What Went Wrong With Scalebound? - Games Weekly

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Tuesday, February 11, 2020

What Went Wrong With Scalebound?

    Platinum Games has certainly been riding high for a while now, and will probably continue to do so. Why wouldn’t they? They’ve produced some of the previous decade’s most memorable action games despite only existing for a relatively short while compared to other developers of similar skill. After two much smaller companies merged to create Platinum Games in 2007, Sega put them on the map by publishing four of their games. Madworld on the Wii, Infinite Space on the DS, as well as the criminally underrated Vanquish for the same platforms. By the time those four games were out in the wild, Platinum Games would quickly become known for their over the top action, dazzling special effects, and extremely creative artistic designs.
   This would lead them to create many other games over the last several years. Metal Gear Rising: Revengeance, Transformers: Devastation, and Nier: Automata, most notably, were also great games in their own right and further solidified the developer’s reputation as one of the hottest action developers on the scene. However, as Nier: Automata was a timed Playstation 4 exclusive, Platinum also had big plans for an Xbox One exclusive; Scalebound.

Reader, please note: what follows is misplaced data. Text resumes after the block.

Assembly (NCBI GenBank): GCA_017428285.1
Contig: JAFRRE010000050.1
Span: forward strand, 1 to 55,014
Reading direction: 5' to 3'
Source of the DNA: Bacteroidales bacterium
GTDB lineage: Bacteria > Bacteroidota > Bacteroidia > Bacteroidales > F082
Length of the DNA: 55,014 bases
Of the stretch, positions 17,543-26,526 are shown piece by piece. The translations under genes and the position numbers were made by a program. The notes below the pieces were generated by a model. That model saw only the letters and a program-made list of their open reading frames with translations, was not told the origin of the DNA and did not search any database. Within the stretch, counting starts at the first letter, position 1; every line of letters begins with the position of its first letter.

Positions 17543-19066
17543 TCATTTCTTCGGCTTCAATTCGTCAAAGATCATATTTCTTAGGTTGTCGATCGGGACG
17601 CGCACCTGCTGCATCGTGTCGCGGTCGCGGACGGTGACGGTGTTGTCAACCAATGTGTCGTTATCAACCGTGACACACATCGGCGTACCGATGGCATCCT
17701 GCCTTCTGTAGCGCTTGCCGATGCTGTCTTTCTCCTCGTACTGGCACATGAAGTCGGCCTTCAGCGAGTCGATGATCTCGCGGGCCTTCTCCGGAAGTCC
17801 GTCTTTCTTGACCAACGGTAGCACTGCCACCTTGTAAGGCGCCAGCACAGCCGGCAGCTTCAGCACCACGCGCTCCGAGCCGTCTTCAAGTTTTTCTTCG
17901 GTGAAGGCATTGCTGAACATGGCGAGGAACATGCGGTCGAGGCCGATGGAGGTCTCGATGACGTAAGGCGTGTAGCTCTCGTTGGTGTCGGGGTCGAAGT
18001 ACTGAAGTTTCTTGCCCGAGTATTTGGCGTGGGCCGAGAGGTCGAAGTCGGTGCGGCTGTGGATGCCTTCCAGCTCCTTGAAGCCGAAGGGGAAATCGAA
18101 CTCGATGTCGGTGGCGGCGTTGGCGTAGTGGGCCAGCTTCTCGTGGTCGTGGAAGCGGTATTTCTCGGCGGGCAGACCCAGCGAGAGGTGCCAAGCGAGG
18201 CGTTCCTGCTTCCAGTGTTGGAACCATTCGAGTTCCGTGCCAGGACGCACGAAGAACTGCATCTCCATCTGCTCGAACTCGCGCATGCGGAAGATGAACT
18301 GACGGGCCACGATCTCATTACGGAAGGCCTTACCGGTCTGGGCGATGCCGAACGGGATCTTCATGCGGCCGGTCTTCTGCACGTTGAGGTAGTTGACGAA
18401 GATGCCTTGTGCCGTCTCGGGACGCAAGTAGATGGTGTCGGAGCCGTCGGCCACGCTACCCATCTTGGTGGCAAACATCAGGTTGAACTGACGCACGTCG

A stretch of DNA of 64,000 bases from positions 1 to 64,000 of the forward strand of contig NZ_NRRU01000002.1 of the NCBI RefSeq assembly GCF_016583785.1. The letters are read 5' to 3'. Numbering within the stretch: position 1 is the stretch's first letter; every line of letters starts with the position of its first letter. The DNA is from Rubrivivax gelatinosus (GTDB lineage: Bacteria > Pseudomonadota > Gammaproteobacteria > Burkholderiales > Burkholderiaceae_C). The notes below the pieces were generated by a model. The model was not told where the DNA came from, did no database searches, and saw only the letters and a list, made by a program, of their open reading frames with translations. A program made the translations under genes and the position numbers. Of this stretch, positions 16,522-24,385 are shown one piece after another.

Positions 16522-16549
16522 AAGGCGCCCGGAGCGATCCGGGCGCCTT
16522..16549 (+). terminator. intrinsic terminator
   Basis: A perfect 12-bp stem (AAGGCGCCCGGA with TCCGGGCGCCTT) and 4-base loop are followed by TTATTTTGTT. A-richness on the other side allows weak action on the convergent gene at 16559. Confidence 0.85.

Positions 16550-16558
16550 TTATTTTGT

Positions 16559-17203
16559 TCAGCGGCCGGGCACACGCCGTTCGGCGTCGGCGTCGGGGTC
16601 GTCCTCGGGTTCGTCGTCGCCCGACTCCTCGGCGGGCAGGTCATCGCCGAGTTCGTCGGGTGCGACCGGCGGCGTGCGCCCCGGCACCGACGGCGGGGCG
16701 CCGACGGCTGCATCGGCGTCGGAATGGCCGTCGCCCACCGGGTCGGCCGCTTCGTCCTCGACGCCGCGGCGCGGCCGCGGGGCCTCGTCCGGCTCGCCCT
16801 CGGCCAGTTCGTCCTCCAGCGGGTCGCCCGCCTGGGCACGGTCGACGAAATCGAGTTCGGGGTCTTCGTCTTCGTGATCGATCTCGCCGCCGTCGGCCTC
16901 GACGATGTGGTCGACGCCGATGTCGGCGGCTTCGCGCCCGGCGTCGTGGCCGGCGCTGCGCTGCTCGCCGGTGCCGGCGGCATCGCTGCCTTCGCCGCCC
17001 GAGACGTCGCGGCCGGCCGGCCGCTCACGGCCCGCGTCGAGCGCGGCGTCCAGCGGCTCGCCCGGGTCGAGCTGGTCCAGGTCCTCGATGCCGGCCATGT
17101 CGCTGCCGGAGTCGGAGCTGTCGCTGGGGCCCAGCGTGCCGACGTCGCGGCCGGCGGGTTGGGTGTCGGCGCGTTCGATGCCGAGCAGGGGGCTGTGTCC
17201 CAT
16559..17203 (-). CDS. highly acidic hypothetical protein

You may remember it as the insanely cool looking dragon game, but still fit the tone of the game anyway. Where Nier: Automata was more artistic, cerebral and emotional, Scalebound was looking to be more edgy and fueled by a healthy mix of attitude, which was more appropriate for the Xbox audience than the ethereal, nebulous nature of a game like Nier: Automata. Nevertheless, despite being tailor-made for the Xbox audience, Scalebound had the attention of gamers of all persuasions with it’s slick graphics and unique idea of throwing massive dragons into the mix of a modern third-person action game.
     On top of the typical Platinum action game expectations you would have for this game, it would also feature dragon combat, flying, massive arenas, and an interesting dynamic between the main character and his gargantuan dragon that would make you want to protect him, as either character dying would mean certain death for the other. Kind of like Dragonheart.
    With the pedigree of Platinum Games already well-established at this point, and Scalebound looking extremely intense, the game was poised to not only be a success but also potentially serve as a system seller that the Xbox One could have really benefited from. Yet, here we are, with no Scalebound. So what went wrong here? With everything being as in place as it was, and Microsoft on the verge of finally having something new and interesting to garner some new interest in their console which was getting smoked by its competition at the time, how could the game not even make it to store shelves? What the hell happened to Scalebound?

     2014 was an interesting year with the new consoles already out in the wild and battle lines being drawn with Xbox One’s and PS4’s various exclusives and features doing all the talking, one thing was clear, and that was that the Xbox One needed some killer games. The first Scalebound trailer, while only CG, was extremely fascinating and generated some much-needed positive buzz for Microsoft. Behind the scenes however, was a lot of stress and apparent miscommunication between Microsoft and Platinum.